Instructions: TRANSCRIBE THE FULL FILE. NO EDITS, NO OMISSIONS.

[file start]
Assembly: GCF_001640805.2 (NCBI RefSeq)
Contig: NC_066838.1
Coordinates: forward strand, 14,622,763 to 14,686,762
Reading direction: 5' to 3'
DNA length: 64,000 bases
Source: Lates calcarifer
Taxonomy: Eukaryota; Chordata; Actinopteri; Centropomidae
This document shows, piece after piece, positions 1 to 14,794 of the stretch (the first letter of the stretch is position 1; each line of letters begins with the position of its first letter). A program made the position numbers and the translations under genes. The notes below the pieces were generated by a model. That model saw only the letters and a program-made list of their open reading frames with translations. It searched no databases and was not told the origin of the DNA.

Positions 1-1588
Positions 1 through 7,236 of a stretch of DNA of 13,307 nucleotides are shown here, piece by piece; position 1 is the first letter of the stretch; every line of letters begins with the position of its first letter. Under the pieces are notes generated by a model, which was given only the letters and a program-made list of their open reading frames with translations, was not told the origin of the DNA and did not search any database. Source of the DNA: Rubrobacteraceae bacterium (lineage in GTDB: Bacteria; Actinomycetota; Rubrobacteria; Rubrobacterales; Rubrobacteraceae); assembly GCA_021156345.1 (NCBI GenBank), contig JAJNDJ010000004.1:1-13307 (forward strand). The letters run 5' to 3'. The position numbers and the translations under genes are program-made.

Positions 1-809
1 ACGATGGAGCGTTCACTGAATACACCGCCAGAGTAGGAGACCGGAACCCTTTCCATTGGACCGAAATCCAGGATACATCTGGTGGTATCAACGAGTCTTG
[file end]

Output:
Assembly: GCF_001640805.2 (NCBI RefSeq)
Contig: NC_066838.1
Coordinates: forward strand, 14,622,763 to 14,686,762
Reading direction: 5' to 3'
DNA length: 64,000 bases
Source: Lates calcarifer
Taxonomy: Eukaryota; Chordata; Actinopteri; Centropomidae
This document shows, piece after piece, positions 1 to 14,794 of the stretch (the first letter of the stretch is position 1; each line of letters begins with the position of its first letter). A program made the position numbers and the translations under genes. The notes below the pieces were generated by a model. That model saw only the letters and a program-made list of their open reading frames with translations. It searched no databases and was not told the origin of the DNA.

Positions 1-1588
Positions 1 through 7,236 of a stretch of DNA of 13,307 nucleotides are shown here, piece by piece; position 1 is the first letter of the stretch; every line of letters begins with the position of its first letter. Under the pieces are notes generated by a model, which was given only the letters and a program-made list of their open reading frames with translations, was not told the origin of the DNA and did not search any database. Source of the DNA: Rubrobacteraceae bacterium (lineage in GTDB: Bacteria; Actinomycetota; Rubrobacteria; Rubrobacterales; Rubrobacteraceae); assembly GCA_021156345.1 (NCBI GenBank), contig JAJNDJ010000004.1:1-13307 (forward strand). The letters run 5' to 3'. The position numbers and the translations under genes are program-made.

Positions 1-809
1 ACGATGGAGCGTTCACTGAATACACCGCCAGAGTAGGAGACCGGAACCCTTTCCATTGGACCGAAATCCAGGATACATCTGGTGGTATCAACGAGTCTTG